How to read the Yield Curve

In this video I explain the very important skill of reading a yield curve.


The yield curve for US treasuries is an incredibly important concept to understand. It doesn’t matter what area of finance you are in, this is the one chart that everybody looks at and I think it’s important to understand why everybody watches this chart. So what is it? This is a chart you can find on most financial websites. It shows what US treasuries are trading at on the market and you can really draw this chart for the bonds of any organization. But usually when we talk about the yield curve, we are talking about US treasuries. I am going to put up an example. This is what a typical yield curve looks like, and this is just an example because these prices change over time depending on what is going on in the market. Along the bottom of the chart, you see different durations. These are different maturities of bonds. Along the side you see different yields. So what we mean by yield is, you should think of it in terms of what the return you should expect to receive by purchasing this investment at the current market price. We are talking about bonds here and so a bond is a loan agreement for a principal payment amount and set interest payments. That set principal amount is known as the face. Since these are trading on the market, you can actually pay more or less than the face amount, or purchase bonds for a premium or discount. Depending on what price you pay for them in the market, determines how much profit you are going to make. If you pay a higher amount, you are going to make less profit. If you pay a lower amount you are going to make more profit. So the yield is kind of a combination of the difference from the face amount that you make when you purchase the investment plus the interest that you can expect to receive.

I showed you an example of what would be a normal looking curve. If you look at the shape of the curve it is gradually increasing with longer durations. So let’s think about why that makes sense. I have talked about how the higher the risk, the higher the return you should expect to receive. In this case, a US treasury is essentially you giving your money to the US government and they will give you an IOU that they will give you set interest payments over time. If you are giving somebody your money for a short period of time, that is less risky than if you give somebody your money for a long period of time. So when you look at a yield curve, what you would expect to see is that as durations increase, the yields, or the return, should also generally increase over time. That’s what you generally see in a normal yield curve.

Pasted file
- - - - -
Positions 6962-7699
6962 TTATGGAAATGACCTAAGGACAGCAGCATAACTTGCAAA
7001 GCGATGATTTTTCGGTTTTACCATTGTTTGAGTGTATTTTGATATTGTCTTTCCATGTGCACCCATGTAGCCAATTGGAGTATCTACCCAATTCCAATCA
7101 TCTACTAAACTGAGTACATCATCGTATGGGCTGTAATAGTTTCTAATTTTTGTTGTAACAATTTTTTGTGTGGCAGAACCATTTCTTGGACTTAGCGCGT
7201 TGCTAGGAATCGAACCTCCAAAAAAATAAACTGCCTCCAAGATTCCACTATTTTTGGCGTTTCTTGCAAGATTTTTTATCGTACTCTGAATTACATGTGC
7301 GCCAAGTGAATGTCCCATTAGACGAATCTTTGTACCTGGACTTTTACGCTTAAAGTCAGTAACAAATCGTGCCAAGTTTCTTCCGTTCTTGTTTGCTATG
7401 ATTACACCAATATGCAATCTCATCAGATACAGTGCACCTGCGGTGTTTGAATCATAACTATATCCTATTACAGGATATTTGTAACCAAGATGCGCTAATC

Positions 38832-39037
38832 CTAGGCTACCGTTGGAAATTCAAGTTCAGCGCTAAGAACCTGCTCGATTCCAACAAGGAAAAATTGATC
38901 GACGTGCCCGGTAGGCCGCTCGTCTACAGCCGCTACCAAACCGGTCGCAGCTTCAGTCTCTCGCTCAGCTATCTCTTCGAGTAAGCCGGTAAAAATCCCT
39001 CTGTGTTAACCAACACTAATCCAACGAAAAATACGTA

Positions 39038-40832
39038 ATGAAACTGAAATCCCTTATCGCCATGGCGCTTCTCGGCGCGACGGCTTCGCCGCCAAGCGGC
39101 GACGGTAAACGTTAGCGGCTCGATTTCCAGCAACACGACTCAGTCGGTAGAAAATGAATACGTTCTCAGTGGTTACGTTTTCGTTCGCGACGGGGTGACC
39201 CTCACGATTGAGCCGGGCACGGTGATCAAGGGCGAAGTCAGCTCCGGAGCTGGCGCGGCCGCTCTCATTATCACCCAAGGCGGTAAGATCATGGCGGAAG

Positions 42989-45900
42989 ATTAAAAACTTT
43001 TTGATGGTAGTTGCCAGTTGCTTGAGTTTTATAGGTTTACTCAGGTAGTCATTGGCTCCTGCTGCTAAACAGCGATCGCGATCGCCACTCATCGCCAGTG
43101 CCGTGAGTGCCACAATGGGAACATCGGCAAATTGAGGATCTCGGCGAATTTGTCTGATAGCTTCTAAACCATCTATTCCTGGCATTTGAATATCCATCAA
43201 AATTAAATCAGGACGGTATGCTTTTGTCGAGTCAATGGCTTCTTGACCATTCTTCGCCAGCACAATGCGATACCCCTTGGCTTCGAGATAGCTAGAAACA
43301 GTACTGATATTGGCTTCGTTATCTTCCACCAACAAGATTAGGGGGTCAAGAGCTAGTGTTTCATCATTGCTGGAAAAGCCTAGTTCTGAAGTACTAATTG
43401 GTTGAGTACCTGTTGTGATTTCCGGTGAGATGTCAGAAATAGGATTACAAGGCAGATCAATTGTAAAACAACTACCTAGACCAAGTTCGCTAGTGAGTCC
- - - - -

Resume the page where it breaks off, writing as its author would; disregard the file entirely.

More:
The reasons why people care is that what we have historically seen when we watch the yield curve for US treasuries is that at certain periods of time, the yield curve inverts. An inverted yield curve means that securities at shorter durations are actually trading with higher yields than securities of longer durations. So this is a little different than what you would expect and historically this has happened directly before a large recession. So this is proven to be a useful predictor for downturns in the economy. There is a couple different reasons why this occurs, but just to give you a simplified explanation… right before a recession, there is going to be a lot of uncertainty in the market. So people are shifting their asset allocations for their investments. There is a higher demand for risk-free investments. And so this change in supply and demand is going to impact the prices in the marketplace, and so the yield curve inverts. But what you want to do is when you are looking at the yield curve, it is kind of a barometer for how the bond markets are doing. If the yield curve is in a normal shape you know that you are looking at a healthy normal bond market. If it is inverted you know that you want to look more into what is going on. So that is one reason why people care about the yield curve. But that is not the most important reason. The most important reason people watch the yield curve is because US treasuries are used as the benchmark for the risk free rate. I am going to explain more about the risk free rate in my next video.

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Neither Zach De Gregorio or Wolves and Finance Inc. shall be liable for any damages related to information in this video. It is recommended you contact a CPA in your area for business advice.